Gothic Cottage

1631 S. Salina

Former 'Doctors Row' home at death's door

City house on former 'Doctors Row' at death's door

Thursday, August 04, 2005

Dick Case, Neighborhoods

If the walls at 1631 S. Salina St. could talk, they'd tell us they hurt.

This venerable Syracuse neighbor, a dozen blocks south of downtown Syracuse, slowly disintegrates before our eyes. It's been on the lot 150 years, and more. From 1874 to 1887, this city neighborhood was a village called Danforth, after Asa, one of our pioneers.

No. 1631 has been an empty shell for years. It used to be the home of the Lynch family, who lived there more than 30 years in the 1900s. No one seems to know what to do with this relic of early Syracuse.

"It's in limbo," according to Dennis Connors, curator of history at Onondaga Historical Association. Dennis, with others, has watched as the national landmark went to ruin.


Circa 1913

The Lynch family home

West elevation

Dennis recently connected to Charles Lynch Jr., a lawyer who lives in Auburn. He's the grandson of Dr. George Lynch and his wife, Irene, who moved into 1631 in 1917. They stayed until 1948.

George Lynch was a doctor in general practice. His office was at the south side of the house.

Charlie Lynch provided the OHA with information and pictures of the house during the Lynch era. He connected me to his aunts in Florida. Irene Lynch and Helen Petrina grew up in the cottage, which is one of a few examples of this style of architecture left in town.

"We always loved that house," Irene Lynch said during a phone chat I had from her home in West Palm Beach. She's sad it's gone the way it has.

Historians date the house to 1850 to 1855. We aren't sure who built it, but Irene Lynch thinks her father bought it from the Longstreet family. Previous owners may have been doctors as well; George Lynch sold the place to a chiropractor when he retired in 1948 and moved to DeWitt.

"That was Doctors Row down there," Helen's saying, recalling at least four others who practiced medicine in the neighborhood between Kirk, McLennan and Borden avenues.

One time, the Lynch children found bones buried in the backyard. They figured they had been put there by a doctor who lived there. Irene's bedroom had a skull on the bookcase.

When I asked, she easily recalled details of the house and yard: There were four bedrooms, a spiral stairway to the second floor, fireplaces with marble mantels. Patients entered the doctor's office by using a side porch; inside there were a waiting room and a small bathroom, which the family shared with patients.

Irene rhapsodizes about the place she called home until she left for college in 1946. Especially the large yard, which ran behind the house to the slope of backyards of families on South State Street.

"My father had fruit trees and a grape arbor," she explains. "We had pears, apples, peaches. There was a rose arbor along the driveway, a flagpole and a big space to play baseball."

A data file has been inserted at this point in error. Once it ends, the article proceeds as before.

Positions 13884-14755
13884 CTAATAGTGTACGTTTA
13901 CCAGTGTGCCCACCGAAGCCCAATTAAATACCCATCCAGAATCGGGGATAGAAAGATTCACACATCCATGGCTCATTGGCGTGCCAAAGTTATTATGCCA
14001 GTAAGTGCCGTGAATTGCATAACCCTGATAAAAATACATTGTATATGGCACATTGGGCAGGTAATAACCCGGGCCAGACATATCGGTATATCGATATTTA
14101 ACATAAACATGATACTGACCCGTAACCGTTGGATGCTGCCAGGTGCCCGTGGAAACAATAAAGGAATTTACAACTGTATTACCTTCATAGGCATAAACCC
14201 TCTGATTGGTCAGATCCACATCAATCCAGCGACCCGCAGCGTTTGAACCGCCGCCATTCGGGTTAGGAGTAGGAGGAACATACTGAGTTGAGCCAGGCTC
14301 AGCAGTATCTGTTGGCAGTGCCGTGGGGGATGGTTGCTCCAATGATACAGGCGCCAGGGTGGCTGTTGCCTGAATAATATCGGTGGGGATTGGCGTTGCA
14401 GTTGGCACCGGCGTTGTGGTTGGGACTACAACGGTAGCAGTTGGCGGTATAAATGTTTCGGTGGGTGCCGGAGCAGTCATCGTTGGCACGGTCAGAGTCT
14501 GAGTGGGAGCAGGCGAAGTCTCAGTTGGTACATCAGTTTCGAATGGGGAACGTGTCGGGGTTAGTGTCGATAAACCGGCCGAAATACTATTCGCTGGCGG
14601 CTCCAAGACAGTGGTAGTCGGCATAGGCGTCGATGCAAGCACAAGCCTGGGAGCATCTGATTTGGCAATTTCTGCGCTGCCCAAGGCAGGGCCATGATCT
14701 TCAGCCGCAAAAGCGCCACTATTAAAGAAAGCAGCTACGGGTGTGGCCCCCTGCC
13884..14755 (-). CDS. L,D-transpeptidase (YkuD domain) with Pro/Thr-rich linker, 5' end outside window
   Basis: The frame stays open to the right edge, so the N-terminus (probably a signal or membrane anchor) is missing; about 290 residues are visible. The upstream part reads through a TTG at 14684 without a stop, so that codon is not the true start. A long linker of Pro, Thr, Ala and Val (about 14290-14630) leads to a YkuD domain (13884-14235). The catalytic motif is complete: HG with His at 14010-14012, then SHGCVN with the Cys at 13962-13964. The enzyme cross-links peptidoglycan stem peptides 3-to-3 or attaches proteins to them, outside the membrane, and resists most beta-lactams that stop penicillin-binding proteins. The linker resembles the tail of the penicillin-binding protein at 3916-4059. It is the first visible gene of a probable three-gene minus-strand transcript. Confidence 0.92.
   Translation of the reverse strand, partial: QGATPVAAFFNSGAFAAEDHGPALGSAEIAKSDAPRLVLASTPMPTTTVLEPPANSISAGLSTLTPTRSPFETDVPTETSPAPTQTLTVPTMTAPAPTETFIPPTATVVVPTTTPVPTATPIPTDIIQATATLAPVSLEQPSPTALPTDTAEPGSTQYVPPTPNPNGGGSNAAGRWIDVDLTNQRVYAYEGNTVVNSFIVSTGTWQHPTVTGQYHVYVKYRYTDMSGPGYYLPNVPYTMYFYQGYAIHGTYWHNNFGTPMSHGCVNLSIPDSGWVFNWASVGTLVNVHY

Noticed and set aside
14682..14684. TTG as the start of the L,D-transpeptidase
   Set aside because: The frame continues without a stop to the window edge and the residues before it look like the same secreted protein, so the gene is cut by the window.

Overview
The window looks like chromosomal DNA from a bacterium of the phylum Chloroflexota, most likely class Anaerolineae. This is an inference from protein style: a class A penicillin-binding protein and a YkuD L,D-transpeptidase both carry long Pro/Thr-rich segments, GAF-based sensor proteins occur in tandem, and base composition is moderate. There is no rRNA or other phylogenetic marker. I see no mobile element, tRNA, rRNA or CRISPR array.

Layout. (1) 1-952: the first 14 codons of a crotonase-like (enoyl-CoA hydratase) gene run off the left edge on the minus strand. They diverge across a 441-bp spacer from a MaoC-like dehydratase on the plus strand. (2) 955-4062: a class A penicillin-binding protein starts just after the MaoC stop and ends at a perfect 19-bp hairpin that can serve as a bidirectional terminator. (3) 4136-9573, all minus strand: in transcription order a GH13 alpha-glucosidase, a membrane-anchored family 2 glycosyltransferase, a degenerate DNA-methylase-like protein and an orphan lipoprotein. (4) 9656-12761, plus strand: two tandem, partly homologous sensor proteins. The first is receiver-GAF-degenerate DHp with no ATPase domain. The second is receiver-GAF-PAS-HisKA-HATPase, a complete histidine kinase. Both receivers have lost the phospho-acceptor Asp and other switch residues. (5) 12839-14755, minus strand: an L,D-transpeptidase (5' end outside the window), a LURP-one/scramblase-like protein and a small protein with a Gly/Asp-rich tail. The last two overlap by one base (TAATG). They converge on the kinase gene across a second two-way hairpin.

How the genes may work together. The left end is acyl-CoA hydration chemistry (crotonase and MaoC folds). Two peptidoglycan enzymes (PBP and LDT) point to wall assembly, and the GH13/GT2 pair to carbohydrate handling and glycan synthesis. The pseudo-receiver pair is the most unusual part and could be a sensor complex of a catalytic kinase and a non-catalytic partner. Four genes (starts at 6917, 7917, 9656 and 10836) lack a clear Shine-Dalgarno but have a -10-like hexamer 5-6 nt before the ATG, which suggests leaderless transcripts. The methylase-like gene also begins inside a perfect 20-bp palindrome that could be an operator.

Among her neighborhood playmates were the "Fiore kids" who lived next door. The Kelleys were on the other side.

All of the Lynch children became professionals: Irene was a nurse, her sister Helen a chemist. One brother, Charles, was a doctor, another a dental surgeon.

Across Salina Street, at 1730, is the Eastlake/Stick Style house that also survives from the Danforth village era; it's in much better shape. The elegant place, with a carriage house, recently was the home of educator Jane Byrnes. It was built in the 1870s by the Kirk family.

William B. Kirk, the builder, and father of a Syracuse mayor, in 1843 bought the undeveloped state land that became Danforth, and later part of Syracuse, and subdivided it. The Kirks are the namesakes of the park and the street.

The Kirk place is what helps make this piece of South Salina Street a National Register historic district.

The Gothic cottage has been owned the last 30 years by its next-door neighbor, New Jerusalem Church of God in Christ, the former Danforth Congregational Church.

In 2004, the pastor, the Rev. James T. Jones, told me the church bought the house intending to turn it into a center for the congregation, but never did; upkeep on the 1884 church is an ongoing challenge.

Three years ago, the Model Neighborhood agency, another neighbor, came up with a plan to rehabilitate 1631 as a one-family home. The agency couldn't justify spending an estimated $260,000 to save the building; the dream died.

"It's an eyesore," the pastor said to me. "The city needs to tear it down."

That's not easy, since this is a designated historic district. The city would have to prove to state preservation officials that this contributing element to the district is a threat to public safety.

Jim Blakeman, the city's codes enforcement director, said this week 1631 isn't "in the pipeline for demolition because of its historic nature. It is among the vacants around the city we monitor."

The landmark keeps slipping away from us. The front porch is the latest loss. In time, it will fall down.

"It was such a pretty place," Irene Lynch says of her girlhood home. "It breaks my heart to see it now."

Dick Case writes about neighborhoods every Thursday. Reach him at 470-2254, or by e-mail,

2005 The Post-Standard.

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